Reading multiple books

Brian Tobal writes:

It’s a process I’ve developed called surgical reading and it means that when I’m reading a non-fiction book, I focus on locating and removing the most valuable pieces of information from it quickly as possible. This allows me to read many different books across a single topic at once, so I can look at it from multiple perspectives. My goal is to quickly locate valuable knowledge and use the information I acquire in the real world to solve problems.

You can take any path you want, but for me, the index is my first stop after the title. Armed with a guess of the book’s point of view from the title, I use the index to understand what topics we’re going to cover and hopefully how we’re going to approach them. 

Emphasis mine

I was wondering if there could be a simpler way of reading multiple papers at once. The fact that academic writing is obtuse and uninspiring takes away the fun of reading them. I usually focus on putting out the papers that have something substantial to say, like a practice changing paper or something that represents an idea.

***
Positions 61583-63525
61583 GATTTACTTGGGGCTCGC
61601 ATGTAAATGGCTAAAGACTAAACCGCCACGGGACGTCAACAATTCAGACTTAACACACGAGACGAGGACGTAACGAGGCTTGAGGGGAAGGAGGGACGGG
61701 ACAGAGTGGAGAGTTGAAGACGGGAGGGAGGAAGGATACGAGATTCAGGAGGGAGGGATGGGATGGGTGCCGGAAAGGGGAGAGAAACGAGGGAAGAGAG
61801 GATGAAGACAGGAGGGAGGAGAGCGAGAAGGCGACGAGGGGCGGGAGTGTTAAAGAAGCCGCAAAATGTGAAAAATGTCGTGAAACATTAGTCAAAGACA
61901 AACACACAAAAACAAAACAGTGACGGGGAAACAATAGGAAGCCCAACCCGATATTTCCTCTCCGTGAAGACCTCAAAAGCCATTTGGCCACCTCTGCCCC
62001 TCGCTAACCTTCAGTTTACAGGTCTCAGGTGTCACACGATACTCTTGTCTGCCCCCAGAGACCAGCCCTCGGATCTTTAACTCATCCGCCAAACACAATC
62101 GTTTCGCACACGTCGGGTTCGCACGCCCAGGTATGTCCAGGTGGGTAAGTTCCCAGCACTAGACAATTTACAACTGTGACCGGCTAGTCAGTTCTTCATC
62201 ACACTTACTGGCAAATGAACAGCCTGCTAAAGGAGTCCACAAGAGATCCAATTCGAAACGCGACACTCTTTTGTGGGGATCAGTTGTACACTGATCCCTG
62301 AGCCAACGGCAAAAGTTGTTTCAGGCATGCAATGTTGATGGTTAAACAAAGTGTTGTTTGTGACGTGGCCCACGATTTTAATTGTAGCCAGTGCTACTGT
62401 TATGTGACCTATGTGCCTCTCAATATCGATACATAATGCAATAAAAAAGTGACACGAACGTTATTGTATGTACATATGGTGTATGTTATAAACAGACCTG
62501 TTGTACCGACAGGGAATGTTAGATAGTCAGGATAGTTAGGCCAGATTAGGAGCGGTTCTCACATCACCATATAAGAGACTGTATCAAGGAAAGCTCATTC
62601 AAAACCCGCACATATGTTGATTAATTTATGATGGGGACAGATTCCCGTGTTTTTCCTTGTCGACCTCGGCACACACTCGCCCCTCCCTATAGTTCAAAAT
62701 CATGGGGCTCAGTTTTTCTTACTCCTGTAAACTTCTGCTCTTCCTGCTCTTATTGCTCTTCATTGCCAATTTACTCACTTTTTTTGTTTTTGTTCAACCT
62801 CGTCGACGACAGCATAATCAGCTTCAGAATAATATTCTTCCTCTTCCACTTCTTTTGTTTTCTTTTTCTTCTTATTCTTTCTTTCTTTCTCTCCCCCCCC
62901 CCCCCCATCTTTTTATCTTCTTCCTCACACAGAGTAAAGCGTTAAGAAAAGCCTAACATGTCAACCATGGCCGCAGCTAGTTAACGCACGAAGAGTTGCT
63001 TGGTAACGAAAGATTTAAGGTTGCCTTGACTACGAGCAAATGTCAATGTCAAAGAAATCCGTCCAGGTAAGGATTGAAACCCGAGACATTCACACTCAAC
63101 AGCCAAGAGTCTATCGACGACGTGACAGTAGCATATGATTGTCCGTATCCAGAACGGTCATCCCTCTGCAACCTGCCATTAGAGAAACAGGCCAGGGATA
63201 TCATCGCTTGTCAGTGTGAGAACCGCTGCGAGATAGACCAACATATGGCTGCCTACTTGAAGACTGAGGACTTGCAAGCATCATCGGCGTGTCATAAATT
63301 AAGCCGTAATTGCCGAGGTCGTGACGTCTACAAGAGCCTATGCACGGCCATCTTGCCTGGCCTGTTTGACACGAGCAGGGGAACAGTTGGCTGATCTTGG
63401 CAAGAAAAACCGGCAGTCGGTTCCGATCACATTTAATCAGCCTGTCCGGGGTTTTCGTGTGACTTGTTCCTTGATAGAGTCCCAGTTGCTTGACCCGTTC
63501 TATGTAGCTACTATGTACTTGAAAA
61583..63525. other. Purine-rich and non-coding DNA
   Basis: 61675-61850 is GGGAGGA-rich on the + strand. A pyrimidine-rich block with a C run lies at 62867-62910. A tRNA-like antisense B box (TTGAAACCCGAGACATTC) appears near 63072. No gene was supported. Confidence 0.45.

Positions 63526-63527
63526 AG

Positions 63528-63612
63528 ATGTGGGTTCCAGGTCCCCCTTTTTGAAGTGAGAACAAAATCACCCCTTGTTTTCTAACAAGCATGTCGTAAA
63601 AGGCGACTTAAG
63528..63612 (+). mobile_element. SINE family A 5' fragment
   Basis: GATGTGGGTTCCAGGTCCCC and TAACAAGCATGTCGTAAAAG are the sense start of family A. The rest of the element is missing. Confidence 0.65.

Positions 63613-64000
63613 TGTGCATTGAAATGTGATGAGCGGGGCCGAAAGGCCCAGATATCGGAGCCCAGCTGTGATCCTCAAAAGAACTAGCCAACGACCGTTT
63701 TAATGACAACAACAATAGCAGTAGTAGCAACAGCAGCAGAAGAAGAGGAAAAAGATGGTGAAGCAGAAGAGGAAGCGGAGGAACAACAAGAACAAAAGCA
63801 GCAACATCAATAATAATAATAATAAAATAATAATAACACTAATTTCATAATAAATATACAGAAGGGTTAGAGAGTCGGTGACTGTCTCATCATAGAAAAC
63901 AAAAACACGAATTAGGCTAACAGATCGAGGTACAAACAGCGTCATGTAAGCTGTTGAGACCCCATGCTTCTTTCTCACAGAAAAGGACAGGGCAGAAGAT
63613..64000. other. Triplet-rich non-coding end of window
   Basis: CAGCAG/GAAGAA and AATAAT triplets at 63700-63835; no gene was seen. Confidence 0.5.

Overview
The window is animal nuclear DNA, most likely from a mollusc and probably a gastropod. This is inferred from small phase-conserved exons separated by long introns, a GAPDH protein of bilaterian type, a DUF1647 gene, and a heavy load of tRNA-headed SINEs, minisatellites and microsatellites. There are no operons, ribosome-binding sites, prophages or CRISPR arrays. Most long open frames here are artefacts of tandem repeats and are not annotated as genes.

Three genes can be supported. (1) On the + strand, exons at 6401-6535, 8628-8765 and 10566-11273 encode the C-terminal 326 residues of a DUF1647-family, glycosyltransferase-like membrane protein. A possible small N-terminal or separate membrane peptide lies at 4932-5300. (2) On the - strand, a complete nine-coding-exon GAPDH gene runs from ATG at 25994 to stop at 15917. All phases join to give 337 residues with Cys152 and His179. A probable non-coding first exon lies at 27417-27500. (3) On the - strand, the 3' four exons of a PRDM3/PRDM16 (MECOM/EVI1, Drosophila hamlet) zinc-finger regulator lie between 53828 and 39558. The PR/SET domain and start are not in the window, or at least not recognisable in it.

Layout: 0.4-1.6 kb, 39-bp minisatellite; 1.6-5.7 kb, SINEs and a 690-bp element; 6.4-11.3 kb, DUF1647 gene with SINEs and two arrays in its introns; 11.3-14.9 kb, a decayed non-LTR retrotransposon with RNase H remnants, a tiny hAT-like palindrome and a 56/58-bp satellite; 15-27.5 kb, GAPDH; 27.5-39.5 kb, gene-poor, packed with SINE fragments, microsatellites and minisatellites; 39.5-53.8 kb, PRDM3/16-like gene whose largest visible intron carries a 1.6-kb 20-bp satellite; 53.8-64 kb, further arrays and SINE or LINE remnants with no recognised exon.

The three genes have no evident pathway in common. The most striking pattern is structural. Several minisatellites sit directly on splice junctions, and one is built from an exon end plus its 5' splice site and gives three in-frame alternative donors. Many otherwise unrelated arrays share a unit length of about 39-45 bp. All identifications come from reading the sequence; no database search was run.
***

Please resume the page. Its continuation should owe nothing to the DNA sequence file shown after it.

Here’s something more:

To start reading multiple books, I recommend using this technique across all of them, letting the indexes guide you. Feel free to stay in one for a while if you want to. Write notes, highlight words, or draw tiny cats everywhere…I mean the options are pretty limitless here. 

I usually read the PDF’s, and primarily to address the space crunch. I offload everything to Dropbox and pull the papers, on demand, which syncs well with the desktop and other internet connected devices. I have no complaints. However, annotation on epubs (e-books) is a pain. I prefer more of an active learning.

I dont believe that reading multiple books will serve the purpose that serves the author. I keep books for something additional. Over and above what I gather from my daily reads. And I read a lot.

It’s fun though and a better option that social media, any day. Choose wisely.

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